As what looks likes like an increasingly destructive war continues between the finance minister, the SARS Commissioner and, we presume, the President himself, much of the attention is focused on what we know. It’s the war of the statements, with lawyers’ letters thrown in as extra ammunition. But what may be more important is what is actually happening at SARS. What is really going on within the institution that is being fought over so bitterly? Because no matter what Gwede Mantashe wants or thinks, this is increasingly looking like a fight for control and resources. By STEPHEN GROOTES.
ANC secretary-general Gwede Mantashe was his usual mixture of accommodating and belligerent on Thursday, as he told the Midday Report that when it came to the SARS issue, “the sooner this dispute is over, the better for all of us”. He went on, suggesting that it would have been better for everyone if it hadn’t gone public, and that now that it has, it’s going to be harder to resolve, because politics of various kinds was going to be introduced to it.
It would appear his SACP side is showing: he would rather this all be sorted out behind closed doors, where no one can see anything, than have us all understand what has been resolved — and thus, what the dispute is really about.
In the meantime Cabinet issued its own statement, calling on all “interested parties to exercise calm and restraint, and allow space for the matters to be resolved using correct channels”. It also said Zuma is “dealing with the matter… through the correct channels using correct legal prescripts”.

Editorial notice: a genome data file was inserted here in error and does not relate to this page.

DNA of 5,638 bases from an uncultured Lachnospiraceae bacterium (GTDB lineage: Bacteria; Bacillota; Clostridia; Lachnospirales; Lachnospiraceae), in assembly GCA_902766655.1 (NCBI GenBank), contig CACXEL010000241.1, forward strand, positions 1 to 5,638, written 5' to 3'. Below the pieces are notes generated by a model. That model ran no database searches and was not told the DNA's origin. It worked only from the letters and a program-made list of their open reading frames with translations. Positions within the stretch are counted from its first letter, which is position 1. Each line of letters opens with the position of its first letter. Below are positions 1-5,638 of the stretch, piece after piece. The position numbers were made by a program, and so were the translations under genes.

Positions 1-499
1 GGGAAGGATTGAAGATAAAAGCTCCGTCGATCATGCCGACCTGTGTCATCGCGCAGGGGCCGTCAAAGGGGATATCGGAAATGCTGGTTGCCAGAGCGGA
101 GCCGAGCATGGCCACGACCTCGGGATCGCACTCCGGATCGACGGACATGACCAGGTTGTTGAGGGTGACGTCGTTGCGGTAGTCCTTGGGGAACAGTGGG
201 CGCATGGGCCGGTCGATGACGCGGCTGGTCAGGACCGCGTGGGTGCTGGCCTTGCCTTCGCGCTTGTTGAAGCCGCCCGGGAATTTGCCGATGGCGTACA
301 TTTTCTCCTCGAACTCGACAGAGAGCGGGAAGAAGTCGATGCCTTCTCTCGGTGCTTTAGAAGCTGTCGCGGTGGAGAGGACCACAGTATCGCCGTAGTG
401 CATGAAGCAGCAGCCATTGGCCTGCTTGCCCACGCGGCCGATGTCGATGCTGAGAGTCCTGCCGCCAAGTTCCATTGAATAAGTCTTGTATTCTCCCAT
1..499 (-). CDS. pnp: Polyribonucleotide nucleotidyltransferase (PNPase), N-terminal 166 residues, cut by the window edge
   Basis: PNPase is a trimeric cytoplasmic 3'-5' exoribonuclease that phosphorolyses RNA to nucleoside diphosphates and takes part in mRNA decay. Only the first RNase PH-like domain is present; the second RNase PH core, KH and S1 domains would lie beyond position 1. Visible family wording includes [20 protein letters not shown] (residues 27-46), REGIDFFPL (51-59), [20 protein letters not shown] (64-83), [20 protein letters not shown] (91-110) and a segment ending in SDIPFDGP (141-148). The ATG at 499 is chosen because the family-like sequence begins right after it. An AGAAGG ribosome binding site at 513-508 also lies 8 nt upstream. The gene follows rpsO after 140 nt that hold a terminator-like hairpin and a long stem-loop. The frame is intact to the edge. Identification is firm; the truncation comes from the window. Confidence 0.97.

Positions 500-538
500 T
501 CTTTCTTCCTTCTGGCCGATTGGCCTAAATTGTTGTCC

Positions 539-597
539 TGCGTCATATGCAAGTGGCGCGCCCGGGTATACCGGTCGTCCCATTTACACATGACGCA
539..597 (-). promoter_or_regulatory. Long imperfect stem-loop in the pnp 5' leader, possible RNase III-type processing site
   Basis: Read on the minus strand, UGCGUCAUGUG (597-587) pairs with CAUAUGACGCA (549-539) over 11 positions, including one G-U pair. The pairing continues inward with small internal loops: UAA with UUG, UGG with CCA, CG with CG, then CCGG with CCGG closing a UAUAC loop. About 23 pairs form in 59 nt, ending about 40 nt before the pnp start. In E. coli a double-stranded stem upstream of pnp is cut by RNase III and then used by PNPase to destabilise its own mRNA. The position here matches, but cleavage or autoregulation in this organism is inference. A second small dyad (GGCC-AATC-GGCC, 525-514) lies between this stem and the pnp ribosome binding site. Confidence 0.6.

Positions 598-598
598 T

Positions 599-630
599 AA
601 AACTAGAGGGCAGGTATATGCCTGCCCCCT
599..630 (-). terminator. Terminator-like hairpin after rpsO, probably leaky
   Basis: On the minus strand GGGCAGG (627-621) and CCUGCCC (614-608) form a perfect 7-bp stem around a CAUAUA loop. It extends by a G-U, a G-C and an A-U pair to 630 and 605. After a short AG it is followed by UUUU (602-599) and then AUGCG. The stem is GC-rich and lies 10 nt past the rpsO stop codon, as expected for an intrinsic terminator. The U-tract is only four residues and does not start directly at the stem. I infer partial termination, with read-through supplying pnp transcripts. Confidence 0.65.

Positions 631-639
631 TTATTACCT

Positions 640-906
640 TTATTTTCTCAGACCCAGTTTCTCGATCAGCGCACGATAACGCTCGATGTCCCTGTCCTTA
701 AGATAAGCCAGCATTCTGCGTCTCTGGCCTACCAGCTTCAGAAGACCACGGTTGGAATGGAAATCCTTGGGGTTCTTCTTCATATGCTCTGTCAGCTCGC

It’s a strangely worded statement. First, one must consider just how awkward the meeting that led to the statement must have been. Presumably present was finance minister Pravin Gordhan himself, the President (obviously), Police Minister Nkosinathi Nhleko (who is clearly controlling the Hawks — more on that in a moment) and State Security Minister David Mahlobo. What must it have been like, Gordhan seated in the same room as two of the people who appear to be investigating him? And did Zuma and Gordhan have a brief moment in the tea room beforehand? If so, what did they talk about? And if not, why not?
Then there’s that odd phrase, “correct legal prescripts”. Why “correct”? What other “prescripts” could be used? Incorrect ones? And are we too cynical if we suggest that that is actually a coded warning to Gordhan? Could it be that, according to Zuma, and thus to the Cabinet, the “correct legal prescripts” mean that once an investigation by the Hawks has started, the President cannot intervene to stop it, which means Gordhan will actually have to answer the questions posed to him.
Which means SARS Commissioner Tom Moyane (who we now know laid the official complaint with the police that started this formal stage of the investigation) is able to sleep a little better knowing that this particular sword still hangs over Gordhan’s head.
What no one in the Cabinet does address, or will ever address, is under what legal authority Nhleko and Mahlobo held their unusual press conference on Wednesday, in which they set out to defend the Hawks. It may seem a small point, but we should not forget that the two almost certainly disregarded, wilfully, a Constitutional Court order by doing what they did.